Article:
If you decide to moderate comments before they are posted, I would suggest there is no need to use the word verification setting (since you can prevent any spammers simply by deleting their comments).
If moderation seems unnecessary to you, perhaps the word verification can add that extra layer of security to reassure you about the validity of comments posted to your blog 🙂
More tips for ensuring a friendly comment system
There are also methods available which can make commenting a more inviting prospect for your blog readers. These tips do require you to modify your blog’s HTML code in some way, though the overall changes can be beneficial to reader interaction with your blog:
Change the comment link
Many blog readers will be unaware of the significance of the “0 comments” or “n comments” links (where n is the number of comments attributed to a post) which provides a link to the comments section.
Vin of Dummies Guide to Google Blogger Beta has written a useful post explaining how to change this link to a more familiar phrase.
Highlight author comments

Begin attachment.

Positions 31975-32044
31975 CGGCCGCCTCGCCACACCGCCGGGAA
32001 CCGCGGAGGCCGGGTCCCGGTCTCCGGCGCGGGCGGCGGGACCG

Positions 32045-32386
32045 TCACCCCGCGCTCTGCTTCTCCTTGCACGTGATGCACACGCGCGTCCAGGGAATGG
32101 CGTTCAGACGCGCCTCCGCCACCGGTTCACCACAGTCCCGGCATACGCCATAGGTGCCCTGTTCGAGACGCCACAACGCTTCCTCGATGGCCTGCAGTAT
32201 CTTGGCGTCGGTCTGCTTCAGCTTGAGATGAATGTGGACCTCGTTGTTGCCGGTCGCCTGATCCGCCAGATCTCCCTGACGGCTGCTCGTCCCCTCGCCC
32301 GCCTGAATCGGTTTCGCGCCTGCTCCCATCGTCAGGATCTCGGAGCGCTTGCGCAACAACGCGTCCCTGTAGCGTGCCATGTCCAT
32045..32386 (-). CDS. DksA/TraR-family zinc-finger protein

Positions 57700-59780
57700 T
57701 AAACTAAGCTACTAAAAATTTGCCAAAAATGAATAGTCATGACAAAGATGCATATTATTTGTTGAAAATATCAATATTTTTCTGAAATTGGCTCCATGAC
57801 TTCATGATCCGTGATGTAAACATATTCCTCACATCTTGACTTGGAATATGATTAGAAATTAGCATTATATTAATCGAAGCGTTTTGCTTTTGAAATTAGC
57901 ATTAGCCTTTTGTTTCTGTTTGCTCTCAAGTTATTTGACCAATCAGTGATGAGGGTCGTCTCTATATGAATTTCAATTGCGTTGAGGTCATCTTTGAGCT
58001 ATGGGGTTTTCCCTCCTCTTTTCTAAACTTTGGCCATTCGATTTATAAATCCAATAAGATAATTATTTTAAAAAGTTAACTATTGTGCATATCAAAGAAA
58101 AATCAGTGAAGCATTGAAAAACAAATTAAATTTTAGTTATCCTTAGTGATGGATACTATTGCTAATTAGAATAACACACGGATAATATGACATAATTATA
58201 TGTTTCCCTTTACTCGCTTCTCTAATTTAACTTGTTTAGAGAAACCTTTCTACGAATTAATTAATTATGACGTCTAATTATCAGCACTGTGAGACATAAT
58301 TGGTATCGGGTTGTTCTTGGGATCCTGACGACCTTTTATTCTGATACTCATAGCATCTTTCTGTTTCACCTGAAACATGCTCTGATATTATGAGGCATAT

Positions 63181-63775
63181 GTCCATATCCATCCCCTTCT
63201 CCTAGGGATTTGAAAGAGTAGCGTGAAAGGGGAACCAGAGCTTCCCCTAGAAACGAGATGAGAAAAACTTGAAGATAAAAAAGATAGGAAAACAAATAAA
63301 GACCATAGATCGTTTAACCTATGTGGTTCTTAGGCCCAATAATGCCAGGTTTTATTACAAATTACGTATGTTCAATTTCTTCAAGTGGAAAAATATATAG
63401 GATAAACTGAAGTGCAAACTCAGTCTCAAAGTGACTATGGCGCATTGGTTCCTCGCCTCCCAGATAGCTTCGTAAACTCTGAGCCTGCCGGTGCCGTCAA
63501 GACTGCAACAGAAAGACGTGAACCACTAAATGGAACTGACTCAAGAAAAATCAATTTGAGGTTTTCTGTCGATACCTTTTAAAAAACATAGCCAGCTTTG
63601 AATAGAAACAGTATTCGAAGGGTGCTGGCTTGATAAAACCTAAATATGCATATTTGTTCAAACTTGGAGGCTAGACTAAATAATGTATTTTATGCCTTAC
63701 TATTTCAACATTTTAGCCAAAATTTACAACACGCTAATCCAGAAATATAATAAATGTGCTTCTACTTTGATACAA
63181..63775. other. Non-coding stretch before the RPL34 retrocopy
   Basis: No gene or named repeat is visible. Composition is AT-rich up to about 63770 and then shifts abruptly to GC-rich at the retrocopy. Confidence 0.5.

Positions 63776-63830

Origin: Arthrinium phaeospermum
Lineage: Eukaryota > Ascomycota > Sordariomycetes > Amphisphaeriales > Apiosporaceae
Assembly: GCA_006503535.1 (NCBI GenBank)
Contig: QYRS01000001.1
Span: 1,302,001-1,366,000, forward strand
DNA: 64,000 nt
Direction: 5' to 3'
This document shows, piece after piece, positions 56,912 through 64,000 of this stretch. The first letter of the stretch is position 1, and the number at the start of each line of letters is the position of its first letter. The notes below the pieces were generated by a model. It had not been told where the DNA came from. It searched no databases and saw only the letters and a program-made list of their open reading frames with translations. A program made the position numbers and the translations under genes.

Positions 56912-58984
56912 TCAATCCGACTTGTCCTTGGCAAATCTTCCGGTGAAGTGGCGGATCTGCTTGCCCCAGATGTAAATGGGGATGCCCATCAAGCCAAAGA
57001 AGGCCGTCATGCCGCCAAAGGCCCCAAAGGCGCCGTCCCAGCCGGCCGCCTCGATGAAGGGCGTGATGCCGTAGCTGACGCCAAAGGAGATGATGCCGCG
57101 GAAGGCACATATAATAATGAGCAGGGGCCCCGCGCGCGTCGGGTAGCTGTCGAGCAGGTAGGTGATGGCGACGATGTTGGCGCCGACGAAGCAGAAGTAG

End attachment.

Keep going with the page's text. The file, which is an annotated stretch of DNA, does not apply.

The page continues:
Using a different color or style for comments you have posted in reply to those left by readers can help visitors understand when you have responded. You can read a full tutorial of how to highlight author comments at Blogger Buster.
Add Avatars to Comments
Using MyBlogLog, you can add a useful script to the comments section of your blog which posts an avatar of the commenter beside their comment. This is similar to the Gravatars available to WordPress bloggers. You can read full instructions to add comment avatars in my post on Blogger Buster.
I hope this post will have provided useful information to make your Blogger comments section more appealing for your readers! Please feel free to add your own suggestions by leaving a comment below.